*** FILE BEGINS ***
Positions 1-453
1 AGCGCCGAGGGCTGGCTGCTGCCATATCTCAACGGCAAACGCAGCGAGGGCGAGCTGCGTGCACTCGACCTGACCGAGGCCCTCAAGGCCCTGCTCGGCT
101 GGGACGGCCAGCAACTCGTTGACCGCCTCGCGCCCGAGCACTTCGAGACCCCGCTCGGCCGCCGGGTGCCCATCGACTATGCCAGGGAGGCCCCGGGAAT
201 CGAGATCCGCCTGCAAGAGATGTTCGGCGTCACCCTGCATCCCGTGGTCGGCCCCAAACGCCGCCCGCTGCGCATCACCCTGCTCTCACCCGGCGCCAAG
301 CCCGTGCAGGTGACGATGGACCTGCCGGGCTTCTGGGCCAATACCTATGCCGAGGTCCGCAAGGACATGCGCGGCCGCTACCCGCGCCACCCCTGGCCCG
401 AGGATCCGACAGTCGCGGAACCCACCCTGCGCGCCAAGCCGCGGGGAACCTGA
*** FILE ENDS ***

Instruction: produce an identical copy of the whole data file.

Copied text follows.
Positions 1-453
1 AGCGCCGAGGGCTGGCTGCTGCCATATCTCAACGGCAAACGCAGCGAGGGCGAGCTGCGTGCACTCGACCTGACCGAGGCCCTCAAGGCCCTGCTCGGCT
101 GGGACGGCCAGCAACTCGTTGACCGCCTCGCGCCCGAGCACTTCGAGACCCCGCTCGGCCGCCGGGTGCCCATCGACTATGCCAGGGAGGCCCCGGGAAT
201 CGAGATCCGCCTGCAAGAGATGTTCGGCGTCACCCTGCATCCCGTGGTCGGCCCCAAACGCCGCCCGCTGCGCATCACCCTGCTCTCACCCGGCGCCAAG
301 CCCGTGCAGGTGACGATGGACCTGCCGGGCTTCTGGGCCAATACCTATGCCGAGGTCCGCAAGGACATGCGCGGCCGCTACCCGCGCCACCCCTGGCCCG
401 AGGATCCGACAGTCGCGGAACCCACCCTGCGCGCCAAGCCGCGGGGAACCTGA